The UK’s central bank has pledged to drop all gendered terms from its official documents and to ditch “his” and “her” from policies, under plans from its regulator, Prudential Regulatory Authority (PRA).
The changes will “form part of the PRA’s commitment to encouraging equality and diversity at regulated firms.”
Technical terms such as “grandfathering” and “chairman” also face to axe in the Bank’s crusade to become completely gender neutral.
Speaking on the future of the nickname the bank told The Telegraph: “Old Lady was given to us as a nickname almost 300 years ago so we won’t be commenting on that.”
The moniker The Old Lady originated from a 1797 cartoon showing Prime Minister William Pitt the Younger seducing a woman who represented the bank.
The shock move follows attacks launched at the Bank of England for its lack of gender diversity with just one woman filling a spot on its nine-member Monetary Policy Committee.
Male staff members have also been revealed to be earning nearly a quarter more than females due to them holding more of the senior roles.
Bank of England Governor Mark Carney said: “Addressing the disparity in gender representation at senior levels will take time, but it will help close the current gender pay gap.”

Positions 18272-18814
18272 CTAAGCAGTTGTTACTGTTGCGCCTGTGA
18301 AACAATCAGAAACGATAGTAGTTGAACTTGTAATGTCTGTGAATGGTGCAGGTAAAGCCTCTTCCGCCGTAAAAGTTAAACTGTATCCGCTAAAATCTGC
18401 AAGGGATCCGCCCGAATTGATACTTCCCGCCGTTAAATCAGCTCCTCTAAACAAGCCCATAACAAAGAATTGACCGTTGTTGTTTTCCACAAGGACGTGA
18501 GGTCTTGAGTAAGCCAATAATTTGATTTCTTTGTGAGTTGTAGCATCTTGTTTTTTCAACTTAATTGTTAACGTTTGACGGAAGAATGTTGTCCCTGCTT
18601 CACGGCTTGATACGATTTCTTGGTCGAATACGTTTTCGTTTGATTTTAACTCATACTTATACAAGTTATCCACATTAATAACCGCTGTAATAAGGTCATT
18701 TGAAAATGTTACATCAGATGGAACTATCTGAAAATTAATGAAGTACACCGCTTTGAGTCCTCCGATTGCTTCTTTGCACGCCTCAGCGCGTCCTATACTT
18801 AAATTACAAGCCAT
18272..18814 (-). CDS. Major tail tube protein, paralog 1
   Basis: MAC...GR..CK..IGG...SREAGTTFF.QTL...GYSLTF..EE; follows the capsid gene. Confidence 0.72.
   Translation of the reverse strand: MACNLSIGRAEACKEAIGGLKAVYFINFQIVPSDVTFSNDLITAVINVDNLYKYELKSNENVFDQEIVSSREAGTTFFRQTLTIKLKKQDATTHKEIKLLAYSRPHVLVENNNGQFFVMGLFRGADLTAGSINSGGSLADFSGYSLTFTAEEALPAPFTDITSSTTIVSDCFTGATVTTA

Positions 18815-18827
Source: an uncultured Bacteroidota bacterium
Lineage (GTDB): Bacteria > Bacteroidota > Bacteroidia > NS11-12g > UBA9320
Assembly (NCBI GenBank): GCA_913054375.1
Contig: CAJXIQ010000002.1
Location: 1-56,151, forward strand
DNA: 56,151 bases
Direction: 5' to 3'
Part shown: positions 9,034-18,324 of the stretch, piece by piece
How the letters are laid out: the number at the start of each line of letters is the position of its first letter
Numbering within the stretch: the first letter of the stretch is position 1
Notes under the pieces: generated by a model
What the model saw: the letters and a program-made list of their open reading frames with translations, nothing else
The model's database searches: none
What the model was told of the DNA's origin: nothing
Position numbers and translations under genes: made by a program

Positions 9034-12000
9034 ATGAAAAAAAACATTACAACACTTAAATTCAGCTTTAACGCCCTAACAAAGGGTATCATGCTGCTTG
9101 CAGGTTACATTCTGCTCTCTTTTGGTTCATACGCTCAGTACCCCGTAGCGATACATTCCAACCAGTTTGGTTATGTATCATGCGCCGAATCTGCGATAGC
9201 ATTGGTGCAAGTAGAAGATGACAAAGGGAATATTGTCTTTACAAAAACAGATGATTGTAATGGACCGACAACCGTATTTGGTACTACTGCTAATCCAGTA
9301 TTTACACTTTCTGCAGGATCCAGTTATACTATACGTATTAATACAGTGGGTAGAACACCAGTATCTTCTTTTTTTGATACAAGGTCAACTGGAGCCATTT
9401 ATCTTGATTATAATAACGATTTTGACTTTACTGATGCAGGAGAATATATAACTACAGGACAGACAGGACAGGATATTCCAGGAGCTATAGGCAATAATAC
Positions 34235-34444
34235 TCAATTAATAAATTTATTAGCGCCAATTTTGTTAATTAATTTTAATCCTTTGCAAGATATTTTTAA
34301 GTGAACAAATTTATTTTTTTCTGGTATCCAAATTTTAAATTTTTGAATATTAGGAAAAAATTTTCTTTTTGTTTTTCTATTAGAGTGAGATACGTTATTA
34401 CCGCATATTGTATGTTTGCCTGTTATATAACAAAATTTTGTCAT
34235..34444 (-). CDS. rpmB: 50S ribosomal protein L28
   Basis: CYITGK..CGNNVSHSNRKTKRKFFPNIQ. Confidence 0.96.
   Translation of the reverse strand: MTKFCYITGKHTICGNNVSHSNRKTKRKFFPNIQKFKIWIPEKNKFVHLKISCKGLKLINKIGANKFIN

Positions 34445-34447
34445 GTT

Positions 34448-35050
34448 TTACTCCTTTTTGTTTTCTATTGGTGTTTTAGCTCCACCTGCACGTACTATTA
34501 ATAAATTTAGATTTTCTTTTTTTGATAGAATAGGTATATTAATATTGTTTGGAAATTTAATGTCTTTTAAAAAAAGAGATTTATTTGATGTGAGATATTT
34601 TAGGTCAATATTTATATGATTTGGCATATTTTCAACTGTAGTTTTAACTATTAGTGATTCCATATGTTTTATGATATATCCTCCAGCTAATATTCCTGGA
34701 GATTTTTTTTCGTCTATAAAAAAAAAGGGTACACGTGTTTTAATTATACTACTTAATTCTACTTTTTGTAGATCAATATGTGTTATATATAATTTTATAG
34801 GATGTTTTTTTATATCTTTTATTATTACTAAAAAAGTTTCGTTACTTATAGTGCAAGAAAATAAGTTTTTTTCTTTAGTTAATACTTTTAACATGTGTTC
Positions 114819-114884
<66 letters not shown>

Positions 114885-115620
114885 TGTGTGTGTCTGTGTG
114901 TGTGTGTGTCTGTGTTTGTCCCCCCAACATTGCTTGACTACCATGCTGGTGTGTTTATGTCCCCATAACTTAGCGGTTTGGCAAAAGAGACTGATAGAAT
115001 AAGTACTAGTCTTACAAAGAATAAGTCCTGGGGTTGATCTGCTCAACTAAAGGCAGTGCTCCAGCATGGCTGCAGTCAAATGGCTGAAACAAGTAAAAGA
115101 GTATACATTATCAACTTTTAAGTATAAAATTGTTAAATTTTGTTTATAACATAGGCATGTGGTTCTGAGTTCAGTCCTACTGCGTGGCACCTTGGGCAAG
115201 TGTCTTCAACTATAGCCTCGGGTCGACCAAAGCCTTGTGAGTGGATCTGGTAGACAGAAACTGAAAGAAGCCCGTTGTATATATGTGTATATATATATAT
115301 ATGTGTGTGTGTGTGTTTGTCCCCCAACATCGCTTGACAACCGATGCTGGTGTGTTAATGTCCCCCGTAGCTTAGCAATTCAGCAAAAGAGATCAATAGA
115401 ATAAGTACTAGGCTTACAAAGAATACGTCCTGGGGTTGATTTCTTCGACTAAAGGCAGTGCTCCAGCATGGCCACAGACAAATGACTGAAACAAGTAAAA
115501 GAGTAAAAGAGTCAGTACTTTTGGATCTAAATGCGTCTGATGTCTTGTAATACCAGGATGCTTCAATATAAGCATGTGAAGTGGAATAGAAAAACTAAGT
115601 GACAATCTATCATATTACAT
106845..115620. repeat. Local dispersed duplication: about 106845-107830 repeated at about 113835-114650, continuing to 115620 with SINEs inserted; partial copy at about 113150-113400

The move follows a commitment by the World Bank to stop lending money for oil and gas exploration in a bid to fight climate change.
In a conference in Paris, the Bank announced that it “will no longer finance upstream oil and gas” after 2019 – to the delight of campaigners who oppose fossil fuels.
In 2010 the World Bank stopped lending to coal-fired power stations but has been under pressure from lobbyists to put an end to the $1billion (£745million) a year it has been lending to oil and gas.
It is on course to distribute 28 per cent of its lending to climate action by 2020. At the moment, up to two percent of the Bank’s $280billion (£208billion) portfolio is going to oil and gas projects.
Lending for oil and gas projects will be allowed in very poor countries where such projects are seen to help the poor get access to energy. This will be allowed as long as this move does not conflict with the commitment to reduce greenhouses gases made in 2015 Paris climate change accord.
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